A Basic Guide: Zucchini

A Basic Guide: Zucchini

This may look a lot like its cousin the cucumber, but it’s in an entire league of its own. Zucchini, also known as courgette, is a summer squash in the Cucurbitaceae plant family. It contains an abundance of minerals and beneficial plant compounds and is particularly high in vitamin A, which may aid eye health and vision enhancement. Zucchini also promotes healthy digestion as it is rich in water, which makes it easier to pass and reduce your chances of having an upset stomach. 

It has a firm, dark green outer skin that provides crunch to the fruit, while its pale yellow inner flesh is softer in texture and possesses a mild, slightly sweet flavor. Zucchini is incredibly versatile, and can be eaten raw or cooked. Although it’s usually viewed as a savory dish, zucchini can also be incorporated in a variety of desserts due to its high moisture content that can lend much-needed decadence and richness to baked goods.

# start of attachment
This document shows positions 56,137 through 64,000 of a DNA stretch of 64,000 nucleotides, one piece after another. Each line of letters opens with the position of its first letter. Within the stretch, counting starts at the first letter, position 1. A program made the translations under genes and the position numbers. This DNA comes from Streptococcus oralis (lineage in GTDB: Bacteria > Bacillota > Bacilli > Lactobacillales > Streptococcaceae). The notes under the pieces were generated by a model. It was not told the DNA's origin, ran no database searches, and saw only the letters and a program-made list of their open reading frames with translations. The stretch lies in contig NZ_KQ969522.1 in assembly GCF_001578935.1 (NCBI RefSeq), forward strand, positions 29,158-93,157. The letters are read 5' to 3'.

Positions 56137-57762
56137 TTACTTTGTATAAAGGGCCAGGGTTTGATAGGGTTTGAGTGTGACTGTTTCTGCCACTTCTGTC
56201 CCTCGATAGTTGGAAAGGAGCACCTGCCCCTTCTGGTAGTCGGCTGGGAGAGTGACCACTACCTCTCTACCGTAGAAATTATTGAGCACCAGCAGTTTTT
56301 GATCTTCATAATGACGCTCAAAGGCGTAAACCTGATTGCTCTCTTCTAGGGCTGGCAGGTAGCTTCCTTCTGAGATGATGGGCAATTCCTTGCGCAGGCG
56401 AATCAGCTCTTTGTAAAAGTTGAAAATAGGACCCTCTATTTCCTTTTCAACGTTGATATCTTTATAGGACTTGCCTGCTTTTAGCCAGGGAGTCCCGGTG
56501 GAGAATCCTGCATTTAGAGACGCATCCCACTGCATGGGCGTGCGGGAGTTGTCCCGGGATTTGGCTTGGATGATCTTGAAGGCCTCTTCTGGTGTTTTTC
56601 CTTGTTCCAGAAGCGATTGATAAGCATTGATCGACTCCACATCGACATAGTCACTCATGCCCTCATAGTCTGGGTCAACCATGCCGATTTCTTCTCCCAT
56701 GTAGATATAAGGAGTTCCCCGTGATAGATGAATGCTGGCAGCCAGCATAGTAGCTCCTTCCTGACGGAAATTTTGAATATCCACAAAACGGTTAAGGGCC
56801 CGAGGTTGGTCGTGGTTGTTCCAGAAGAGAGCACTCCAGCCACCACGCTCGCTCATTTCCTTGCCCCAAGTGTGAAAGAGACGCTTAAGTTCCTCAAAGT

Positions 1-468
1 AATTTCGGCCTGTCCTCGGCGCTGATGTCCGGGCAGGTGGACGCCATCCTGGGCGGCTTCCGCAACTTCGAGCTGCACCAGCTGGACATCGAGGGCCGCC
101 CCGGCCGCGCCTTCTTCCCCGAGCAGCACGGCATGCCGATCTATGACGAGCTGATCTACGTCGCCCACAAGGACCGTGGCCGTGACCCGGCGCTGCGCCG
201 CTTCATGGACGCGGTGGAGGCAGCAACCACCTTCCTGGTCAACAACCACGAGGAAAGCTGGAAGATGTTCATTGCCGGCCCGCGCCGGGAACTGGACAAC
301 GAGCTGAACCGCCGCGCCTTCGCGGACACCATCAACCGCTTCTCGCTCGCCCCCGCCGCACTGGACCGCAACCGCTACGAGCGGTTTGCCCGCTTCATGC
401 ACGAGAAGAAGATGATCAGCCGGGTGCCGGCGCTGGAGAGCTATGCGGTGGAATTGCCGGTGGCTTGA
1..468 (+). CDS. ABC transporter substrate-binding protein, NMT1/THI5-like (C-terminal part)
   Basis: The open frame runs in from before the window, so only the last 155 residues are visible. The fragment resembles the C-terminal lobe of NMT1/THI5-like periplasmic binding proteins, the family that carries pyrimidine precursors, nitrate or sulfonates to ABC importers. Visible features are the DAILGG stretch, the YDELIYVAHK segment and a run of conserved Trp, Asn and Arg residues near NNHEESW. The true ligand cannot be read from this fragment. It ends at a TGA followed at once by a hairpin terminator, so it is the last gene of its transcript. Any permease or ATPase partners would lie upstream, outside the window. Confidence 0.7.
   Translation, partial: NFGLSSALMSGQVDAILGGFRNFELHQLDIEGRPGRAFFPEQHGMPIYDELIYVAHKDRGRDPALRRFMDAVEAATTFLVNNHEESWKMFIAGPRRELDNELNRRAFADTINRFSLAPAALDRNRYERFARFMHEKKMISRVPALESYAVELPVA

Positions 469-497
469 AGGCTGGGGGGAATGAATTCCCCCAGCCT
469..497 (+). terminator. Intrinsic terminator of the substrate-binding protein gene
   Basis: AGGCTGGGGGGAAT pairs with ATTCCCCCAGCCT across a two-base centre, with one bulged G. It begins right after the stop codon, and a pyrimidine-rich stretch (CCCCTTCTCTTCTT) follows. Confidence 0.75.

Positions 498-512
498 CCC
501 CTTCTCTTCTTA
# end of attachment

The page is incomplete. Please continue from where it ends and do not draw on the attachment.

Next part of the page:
To prepare zucchini for baking, simply follow the steps outlined below:

  1. Choose young, tender zucchini. Be mindful of the size you choose. A large zucchini will be drier, and a smaller one will have more moisture. 

  2. Wash and grate. Use the fine side of your grater, since coarser shreds will have a stronger flavor and texture in a finished recipe.

  3. Blanch in small quantities for 1 to 2 minutes until translucent. Use a pot with a tight lid and a basket that holds the food at least three inches above the bottom of the pot. Put an inch or two of water in the pot and bring the water to a boil. Put the vegetables in the basket in a single layer so that steam reaches all parts quickly. Cover the pot and keep the heat high. Start counting steaming time as soon as the lid is on.

  4. Pack in measured amounts into containers, leaving 1/2-inch headspace.

  5. Cool by placing the containers in cold water.

  6. Seal and freeze. If watery when thawed, discard the liquid before using the zucchini.